Summary of the Shipbuilding Labour Group Meeting in Bergen, 1st /2nd October 2013


Summary, Seminar in Bergen, 1st /2nd  October 2013

Participants: Kari Teräs, Raquel Varela, Hans-Jakob Agotnes, Marcel van der Linden Johanna Wolf, Jan Heiret, Tobias Karlsson


Case studies



–        After 1945 restructuring of the shipbuilding industry – changing production: scale and types of ships, production system, organisation of work

–        Special: group formation, several yards merged and high-technological ships were developed like advanced fishing vessels – for example Aker Yards and Kvaerner

–        Late 1960s oil industry started and switch to offshore production, highly structured by policy of “Norwegianzisation”


–        What is characterising production? Did it change – from shipbuilding to oil industry? What happened to the workers?

–        Workers migration – phenomenon in general? Are they forced to migrate in Norway?


–        Speciality of Sweden: high rate of big ships like bulk and tankers

–        In the 1960s there were temporary agencies – Norwegian firms that hired workers from Portugal, Yugoslavia a.o.; considered as a huge problem by trade unions (discussion also in the European Metalworkers` Federation); temporary workers organized by themselves; core workers thought they got higher salaries/better conditions

–        Negotiations about the transformation of piece rates to monthly wages

–        Strategies to the oil price shocks in the 1970s: devaluations, subsidies, active labour market policies

–        Since 1970s segmentation of the labour market including increasing numbers of workers hired temporary

–        Difficulties in late 1960s to be followed by a short-lived boom period in the 1970s

–        During crisis in the late 70s: joint management-union initiatives to mobilise state subsidies and local political support


–        Differences between civilian ships – military ships: not all workers were allowed to work for military ships


–        There were also temporary workers – like subcontracted workers

–        Before II. WW no collective bargaining agreements, were only established in post-war period with difficulties

–        Before II. WW Swedish management at Turku shipyard – brought several problems to only Finnish-speaking workers

–        Speciality of Finland: shipbuilding increase because of reparations to Soviet Union

–        Between “East” and “West” – latecomer on the periphery of the centre?

–        During crisis “rescued” by orders of the Soviet Union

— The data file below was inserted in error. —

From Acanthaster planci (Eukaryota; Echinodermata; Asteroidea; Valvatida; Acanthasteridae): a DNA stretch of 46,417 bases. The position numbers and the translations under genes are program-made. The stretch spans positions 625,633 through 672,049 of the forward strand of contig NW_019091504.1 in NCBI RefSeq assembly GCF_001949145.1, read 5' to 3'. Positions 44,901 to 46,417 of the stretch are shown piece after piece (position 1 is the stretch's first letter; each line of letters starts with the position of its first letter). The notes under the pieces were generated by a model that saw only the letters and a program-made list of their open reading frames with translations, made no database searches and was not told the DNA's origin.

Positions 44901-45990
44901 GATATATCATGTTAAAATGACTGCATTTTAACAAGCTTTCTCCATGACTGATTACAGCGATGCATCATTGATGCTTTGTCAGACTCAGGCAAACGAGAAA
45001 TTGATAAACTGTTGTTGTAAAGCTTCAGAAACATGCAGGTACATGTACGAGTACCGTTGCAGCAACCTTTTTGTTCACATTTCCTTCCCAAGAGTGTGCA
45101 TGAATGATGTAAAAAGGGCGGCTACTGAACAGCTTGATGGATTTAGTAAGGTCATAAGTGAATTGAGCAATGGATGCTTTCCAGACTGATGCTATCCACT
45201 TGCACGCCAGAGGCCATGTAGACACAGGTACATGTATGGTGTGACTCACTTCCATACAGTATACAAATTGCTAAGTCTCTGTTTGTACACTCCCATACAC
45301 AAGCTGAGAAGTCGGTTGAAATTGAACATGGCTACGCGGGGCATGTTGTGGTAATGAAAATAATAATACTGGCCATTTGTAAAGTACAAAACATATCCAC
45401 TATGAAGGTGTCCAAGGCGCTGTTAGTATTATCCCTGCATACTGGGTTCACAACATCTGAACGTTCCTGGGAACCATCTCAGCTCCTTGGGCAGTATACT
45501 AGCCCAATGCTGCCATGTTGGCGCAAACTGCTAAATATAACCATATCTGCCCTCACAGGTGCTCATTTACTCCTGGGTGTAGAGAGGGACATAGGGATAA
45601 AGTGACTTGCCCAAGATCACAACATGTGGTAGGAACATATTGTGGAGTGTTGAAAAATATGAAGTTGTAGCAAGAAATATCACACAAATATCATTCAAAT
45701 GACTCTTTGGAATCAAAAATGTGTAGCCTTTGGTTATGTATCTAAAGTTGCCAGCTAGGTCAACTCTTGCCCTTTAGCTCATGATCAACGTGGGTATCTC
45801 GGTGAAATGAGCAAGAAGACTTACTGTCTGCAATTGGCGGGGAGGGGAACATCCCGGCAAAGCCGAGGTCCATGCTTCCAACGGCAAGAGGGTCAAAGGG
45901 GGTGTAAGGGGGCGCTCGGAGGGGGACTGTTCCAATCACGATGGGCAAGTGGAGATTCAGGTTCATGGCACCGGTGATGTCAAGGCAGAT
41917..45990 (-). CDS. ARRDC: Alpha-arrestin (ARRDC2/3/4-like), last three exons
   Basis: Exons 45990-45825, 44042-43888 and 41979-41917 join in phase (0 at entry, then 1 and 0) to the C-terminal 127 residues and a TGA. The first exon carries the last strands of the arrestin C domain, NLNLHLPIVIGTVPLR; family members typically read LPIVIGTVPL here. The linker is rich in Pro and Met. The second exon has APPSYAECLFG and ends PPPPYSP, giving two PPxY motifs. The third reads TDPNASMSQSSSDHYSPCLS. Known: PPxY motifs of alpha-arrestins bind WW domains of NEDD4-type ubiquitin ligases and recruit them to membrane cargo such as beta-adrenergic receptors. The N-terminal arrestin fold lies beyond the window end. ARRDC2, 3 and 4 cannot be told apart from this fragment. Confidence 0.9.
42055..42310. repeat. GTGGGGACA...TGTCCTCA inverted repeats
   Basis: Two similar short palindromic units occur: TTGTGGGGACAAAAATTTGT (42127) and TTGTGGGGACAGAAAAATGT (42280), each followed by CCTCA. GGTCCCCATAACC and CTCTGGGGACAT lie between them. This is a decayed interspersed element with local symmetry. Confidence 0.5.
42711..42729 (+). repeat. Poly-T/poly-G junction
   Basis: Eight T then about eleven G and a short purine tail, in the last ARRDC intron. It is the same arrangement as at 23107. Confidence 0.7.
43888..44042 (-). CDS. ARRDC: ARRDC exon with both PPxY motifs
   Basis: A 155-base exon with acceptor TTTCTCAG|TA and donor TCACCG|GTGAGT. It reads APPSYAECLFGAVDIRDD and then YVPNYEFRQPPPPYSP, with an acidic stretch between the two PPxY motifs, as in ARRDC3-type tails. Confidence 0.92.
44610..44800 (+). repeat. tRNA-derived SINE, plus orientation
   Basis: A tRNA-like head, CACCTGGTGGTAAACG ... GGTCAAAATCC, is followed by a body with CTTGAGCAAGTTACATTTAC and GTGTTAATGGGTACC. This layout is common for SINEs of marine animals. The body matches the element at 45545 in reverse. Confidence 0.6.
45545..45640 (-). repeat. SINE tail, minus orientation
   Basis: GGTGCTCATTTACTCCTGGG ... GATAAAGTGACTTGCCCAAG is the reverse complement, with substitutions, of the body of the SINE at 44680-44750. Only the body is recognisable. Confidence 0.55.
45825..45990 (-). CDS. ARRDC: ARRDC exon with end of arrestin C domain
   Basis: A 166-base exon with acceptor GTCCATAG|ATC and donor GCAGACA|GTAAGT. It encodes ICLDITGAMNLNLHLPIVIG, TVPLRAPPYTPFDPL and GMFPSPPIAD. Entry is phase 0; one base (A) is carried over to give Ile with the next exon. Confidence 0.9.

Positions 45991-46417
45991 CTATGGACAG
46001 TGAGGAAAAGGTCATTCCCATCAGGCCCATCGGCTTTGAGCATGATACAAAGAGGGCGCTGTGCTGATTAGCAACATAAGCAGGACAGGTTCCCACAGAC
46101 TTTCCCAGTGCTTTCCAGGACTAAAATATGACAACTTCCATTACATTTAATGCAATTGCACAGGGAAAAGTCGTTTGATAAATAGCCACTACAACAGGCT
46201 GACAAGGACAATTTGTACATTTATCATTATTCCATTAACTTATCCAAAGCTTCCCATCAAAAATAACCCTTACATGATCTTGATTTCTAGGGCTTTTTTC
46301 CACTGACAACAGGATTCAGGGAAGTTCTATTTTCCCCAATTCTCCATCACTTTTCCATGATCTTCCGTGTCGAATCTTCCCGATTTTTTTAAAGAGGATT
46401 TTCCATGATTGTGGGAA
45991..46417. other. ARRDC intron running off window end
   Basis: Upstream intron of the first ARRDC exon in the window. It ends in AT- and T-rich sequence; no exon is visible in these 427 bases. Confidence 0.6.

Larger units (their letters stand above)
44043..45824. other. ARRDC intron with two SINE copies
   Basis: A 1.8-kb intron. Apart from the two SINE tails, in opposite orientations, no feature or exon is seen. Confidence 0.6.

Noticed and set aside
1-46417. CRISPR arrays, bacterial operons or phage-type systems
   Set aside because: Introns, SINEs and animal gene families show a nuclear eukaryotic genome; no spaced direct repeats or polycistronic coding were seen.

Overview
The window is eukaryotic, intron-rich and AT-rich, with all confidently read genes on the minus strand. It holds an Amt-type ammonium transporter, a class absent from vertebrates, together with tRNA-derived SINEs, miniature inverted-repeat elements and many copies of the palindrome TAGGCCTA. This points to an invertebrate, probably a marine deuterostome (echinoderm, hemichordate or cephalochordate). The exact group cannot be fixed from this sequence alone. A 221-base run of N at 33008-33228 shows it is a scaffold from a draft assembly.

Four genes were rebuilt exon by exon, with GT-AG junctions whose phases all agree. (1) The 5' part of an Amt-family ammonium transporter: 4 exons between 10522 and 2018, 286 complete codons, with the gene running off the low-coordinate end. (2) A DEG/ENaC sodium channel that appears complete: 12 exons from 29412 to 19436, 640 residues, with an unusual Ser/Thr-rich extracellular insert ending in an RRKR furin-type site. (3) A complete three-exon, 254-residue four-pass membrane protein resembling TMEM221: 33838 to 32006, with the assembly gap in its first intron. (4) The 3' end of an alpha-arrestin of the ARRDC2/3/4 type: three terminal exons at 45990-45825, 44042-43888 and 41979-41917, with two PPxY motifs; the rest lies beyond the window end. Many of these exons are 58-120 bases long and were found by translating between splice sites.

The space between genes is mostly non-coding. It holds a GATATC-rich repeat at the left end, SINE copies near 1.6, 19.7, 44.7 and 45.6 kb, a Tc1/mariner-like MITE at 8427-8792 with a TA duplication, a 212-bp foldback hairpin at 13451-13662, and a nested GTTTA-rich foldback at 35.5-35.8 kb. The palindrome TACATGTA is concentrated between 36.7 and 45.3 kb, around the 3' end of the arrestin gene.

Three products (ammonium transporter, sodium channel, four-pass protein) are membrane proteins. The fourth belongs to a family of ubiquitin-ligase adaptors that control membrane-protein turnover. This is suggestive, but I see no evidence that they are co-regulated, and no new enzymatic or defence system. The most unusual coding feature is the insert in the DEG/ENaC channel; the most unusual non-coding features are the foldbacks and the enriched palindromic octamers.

–        Already in 1970s challenge to special-purpose vessels like passenger ferries, icebreakers


–        Careful with terminology, for instance: metal workers – iron workers

–        Different compared to other Scandinavian cases: crisis in late 80s: because of crisis in Soviet Union did not take place

–        Entanglements between Nordic countries: Finish bought Norwegian yards

West Germany

–        Literature speaks about a crisis in the shipbuilding industry in the 1970s onwards that led to a decline in West Germany – decline already appeared in the 1950s but was pushed backwards through several investments, like tankers, big bulk carriers, and finally containers

–        Literature speaks about a crisis in the workers representation that led to lost power concerning traditional acquirements like collective bargaining and participation in a regional and national framework

–        Highest employment rate in shipbuilding industry in 1958


–        Why did West German government not develop a specific strategy to a global shipbuilding market, insisted in short-term tanker and bulk building, and finally containerization without thinking about a long-term strategy

Similarities/ differences between cases:

–        Northern countries: high level production

–        Claim for 8-hour-days: already in the 19th century – Germany as model, worldwide campaign by trade unions

–        Huge negotiations about piece salaries (in all countries) – change form piece wages to hourly wages

–        Changes from casual work to stabile work

–        Subcontracting firms: early phenomenon, sometimes foreign firms, like in Sweden; subcontracting because of lack of skilled professionals, like in the 1970s in Finland; temporary workers often from foreign countries

–        Migration of workforce: caused several problems between core workers and immigrant workers (because of different wage costs), for example in Sweden; during boom period in early 1970s in Norway: many welders from Finland

–        Crisis – 1970s: crisis after boom, dependence on US and oil crisis, different strategies to crisis, exceptional case of Finland

–        Technological knowledge transfer: for instance in Finland technical cooperation agreement with Swedish Kockum shipyard in 1967 (earlier with German Germaniawerft in production of diesel engines in 1938); Norwegian managers who had studied in America and Sweden during war times

–        Transformation of the production process through introductions of several techniques (welding, block building) and impact on work situation (high skilled, division of labour)